The budget is investing $108.6 million over the next three years to expand Natural Sciences and Engineering Research Council of Canada’s (NSERC) College and Community Innovation Program, which is designed to help Canadian businesses access expertise and research and development (R&D) facilities through partnerships with Canadian colleges and technical institutes. The budget also includes significant investments in Canada’s forestry and agriculture sectors.
Natural Resources Canada (NRCan) is investing $368.4 million over three years to focus on R&D, data and innovation to advance Canada’s forestry sector and establish Canada as a sustainable forest products leader. Agriculture and Agri-Food Canada is also establishing a Dairy Innovation and Investment Fund, which represents $333 million over 10 years. This is a different approach than what is in the IRA, which focuses largely on forest conservation and resilience and supports clean tech transition in rural communities.
Another marked departure from the IRA are the government’s investments in tools that aim to improve business certainty for companies contributing to Canada’s net-zero targets. One example is Carbon Contracts for Difference (CCfD), which are funded under the Canada Growth Fund. This will allow eligible companies (likely renewable energy companies) to formulate a contract with the federal government to agree upon a fixed price on carbon over a period of time. As the market price for carbon fluctuates, these businesses can rely on a standard price for carbon in their business models. See below for a helpful diagram from McMillan:
Also noted in the Canadian budget was the absence of tax incentives for biofuels and sustainable aviation fuels (SAFs). This may stem from the fact that the federal government has invested significantly to operationalize the Clean Fuel Standard over the past few years and has instead opted to extend tax credits to decarbonization pathways that are less established. This approach varies from our neighbour to the south, with the IRA providing specific tax incentives for biodiesel, including the clean fuel production credit, sustainable aviation fuel credit, biodiesel and renewable diesel credits and extension of the second-generation biofuel incentives through 2024. The most recent Canadian federal budget only references a commitment to further engage industry around biofuels and SAF. Some are arguing this may lead to a potential competitiveness gap between the two countries when it comes to renewable fuels.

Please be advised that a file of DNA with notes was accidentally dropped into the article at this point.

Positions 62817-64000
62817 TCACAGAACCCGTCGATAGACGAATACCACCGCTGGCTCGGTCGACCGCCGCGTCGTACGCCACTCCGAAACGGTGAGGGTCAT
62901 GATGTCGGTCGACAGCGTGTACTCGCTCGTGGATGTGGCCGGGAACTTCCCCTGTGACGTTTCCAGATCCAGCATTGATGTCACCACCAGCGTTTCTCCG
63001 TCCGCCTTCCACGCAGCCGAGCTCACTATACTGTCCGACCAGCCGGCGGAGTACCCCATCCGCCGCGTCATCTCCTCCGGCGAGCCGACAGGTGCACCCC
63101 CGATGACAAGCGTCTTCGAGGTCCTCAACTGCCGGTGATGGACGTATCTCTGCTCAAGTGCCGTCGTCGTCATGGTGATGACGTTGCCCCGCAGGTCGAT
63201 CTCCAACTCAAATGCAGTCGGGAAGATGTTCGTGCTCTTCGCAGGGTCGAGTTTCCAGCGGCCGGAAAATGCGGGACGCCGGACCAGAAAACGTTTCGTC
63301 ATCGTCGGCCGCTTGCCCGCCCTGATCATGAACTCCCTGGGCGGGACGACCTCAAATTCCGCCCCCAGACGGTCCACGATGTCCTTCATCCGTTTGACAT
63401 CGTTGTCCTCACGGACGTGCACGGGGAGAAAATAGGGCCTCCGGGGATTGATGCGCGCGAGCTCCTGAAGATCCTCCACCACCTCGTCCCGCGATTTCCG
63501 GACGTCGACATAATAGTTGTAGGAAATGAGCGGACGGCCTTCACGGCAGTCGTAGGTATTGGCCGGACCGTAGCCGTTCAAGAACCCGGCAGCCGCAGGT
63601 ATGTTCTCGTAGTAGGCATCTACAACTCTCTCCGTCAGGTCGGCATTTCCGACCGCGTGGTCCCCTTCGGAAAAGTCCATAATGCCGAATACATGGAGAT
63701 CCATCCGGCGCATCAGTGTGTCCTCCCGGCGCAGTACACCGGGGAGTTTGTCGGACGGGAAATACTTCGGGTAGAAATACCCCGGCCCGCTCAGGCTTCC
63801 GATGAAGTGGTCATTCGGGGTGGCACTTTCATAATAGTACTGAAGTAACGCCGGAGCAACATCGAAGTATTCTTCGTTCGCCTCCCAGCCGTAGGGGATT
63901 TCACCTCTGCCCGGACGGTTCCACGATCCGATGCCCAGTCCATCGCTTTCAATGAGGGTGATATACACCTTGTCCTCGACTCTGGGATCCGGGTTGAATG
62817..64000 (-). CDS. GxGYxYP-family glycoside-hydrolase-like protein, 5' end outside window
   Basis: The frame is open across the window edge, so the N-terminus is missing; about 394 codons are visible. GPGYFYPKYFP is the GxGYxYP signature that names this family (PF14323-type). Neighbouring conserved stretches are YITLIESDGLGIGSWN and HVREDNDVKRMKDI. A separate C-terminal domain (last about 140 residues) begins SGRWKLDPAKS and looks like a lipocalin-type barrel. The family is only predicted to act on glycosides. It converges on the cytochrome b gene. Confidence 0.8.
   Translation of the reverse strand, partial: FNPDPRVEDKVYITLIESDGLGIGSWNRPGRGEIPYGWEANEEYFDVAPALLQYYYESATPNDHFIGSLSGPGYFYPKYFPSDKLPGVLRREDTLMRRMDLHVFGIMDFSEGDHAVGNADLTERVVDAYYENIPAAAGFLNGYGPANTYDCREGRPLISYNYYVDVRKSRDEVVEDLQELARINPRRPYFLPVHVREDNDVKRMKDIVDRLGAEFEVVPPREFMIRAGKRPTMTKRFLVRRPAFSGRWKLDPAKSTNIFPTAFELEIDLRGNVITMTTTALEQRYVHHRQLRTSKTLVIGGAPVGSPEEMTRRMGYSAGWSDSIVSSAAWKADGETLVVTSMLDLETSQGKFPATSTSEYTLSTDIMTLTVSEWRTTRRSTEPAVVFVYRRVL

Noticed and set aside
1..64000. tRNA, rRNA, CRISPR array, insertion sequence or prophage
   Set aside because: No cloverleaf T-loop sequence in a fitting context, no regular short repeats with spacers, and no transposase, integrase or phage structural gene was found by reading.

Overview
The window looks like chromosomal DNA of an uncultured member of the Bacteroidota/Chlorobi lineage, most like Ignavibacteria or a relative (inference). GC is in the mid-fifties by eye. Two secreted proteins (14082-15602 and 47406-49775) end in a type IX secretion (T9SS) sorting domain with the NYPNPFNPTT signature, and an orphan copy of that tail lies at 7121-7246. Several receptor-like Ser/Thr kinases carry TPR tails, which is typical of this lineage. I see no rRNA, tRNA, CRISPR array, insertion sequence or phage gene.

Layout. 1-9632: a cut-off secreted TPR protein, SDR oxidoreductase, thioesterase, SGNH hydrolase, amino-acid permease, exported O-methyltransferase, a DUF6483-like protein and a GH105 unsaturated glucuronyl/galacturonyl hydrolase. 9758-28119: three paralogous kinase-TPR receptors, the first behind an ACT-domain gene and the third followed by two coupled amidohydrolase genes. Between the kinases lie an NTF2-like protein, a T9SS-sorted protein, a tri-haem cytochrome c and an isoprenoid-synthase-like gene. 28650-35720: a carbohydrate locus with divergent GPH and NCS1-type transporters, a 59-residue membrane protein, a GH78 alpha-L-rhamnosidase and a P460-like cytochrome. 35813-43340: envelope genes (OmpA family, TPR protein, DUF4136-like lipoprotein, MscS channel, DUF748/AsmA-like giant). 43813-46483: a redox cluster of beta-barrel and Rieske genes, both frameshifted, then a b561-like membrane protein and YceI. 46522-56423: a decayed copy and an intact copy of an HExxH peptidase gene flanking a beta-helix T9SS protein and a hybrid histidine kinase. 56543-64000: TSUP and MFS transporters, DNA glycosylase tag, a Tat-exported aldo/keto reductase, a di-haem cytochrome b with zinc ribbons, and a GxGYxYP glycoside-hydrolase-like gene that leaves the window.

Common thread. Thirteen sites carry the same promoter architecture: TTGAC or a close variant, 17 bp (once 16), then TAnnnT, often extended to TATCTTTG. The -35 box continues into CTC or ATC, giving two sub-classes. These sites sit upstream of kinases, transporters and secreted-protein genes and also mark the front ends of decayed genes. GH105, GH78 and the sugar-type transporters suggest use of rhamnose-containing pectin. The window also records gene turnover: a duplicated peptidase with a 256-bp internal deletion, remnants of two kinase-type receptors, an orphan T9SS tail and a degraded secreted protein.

The Made-in-Canada Plan leverages previous federal clean technology and energy investments to drive further clean economic growth and transformation. The government is sending strong market signals that a net-zero future is a priority, with a renewed emphasis on clean energy projects, transportation infrastructure upgrades, and natural resource sector decarbonization.
However, for a budget rooted on a “Strong Middle Class, Affordable Economy, and Healthy Future,” it was interesting to see that there was very little included on new investments to support Canadians in obtaining and developing the necessary skills for the transition to a greener economy. Last year’s budget included several investments, which were referenced in the interim Sustainable Jobs Plan last month. It was hoped that budget 2023 would build on those investments and further specify training, upskilling, and job transition programs.
The Made-in-Canada Plan is a great start, but it’s also clear that more strategic investment will be needed to transform our economy and provide certainty to businesses that Canada is a place to invest. It’s estimated that upwards of $140 trillion (yes, trillion!) will need to be invested globally by 2040 for net zero by 2050 to remain a possibility. Canada stands to benefit significantly from this investment opportunity if we can convince the world that we’re a market worth betting on.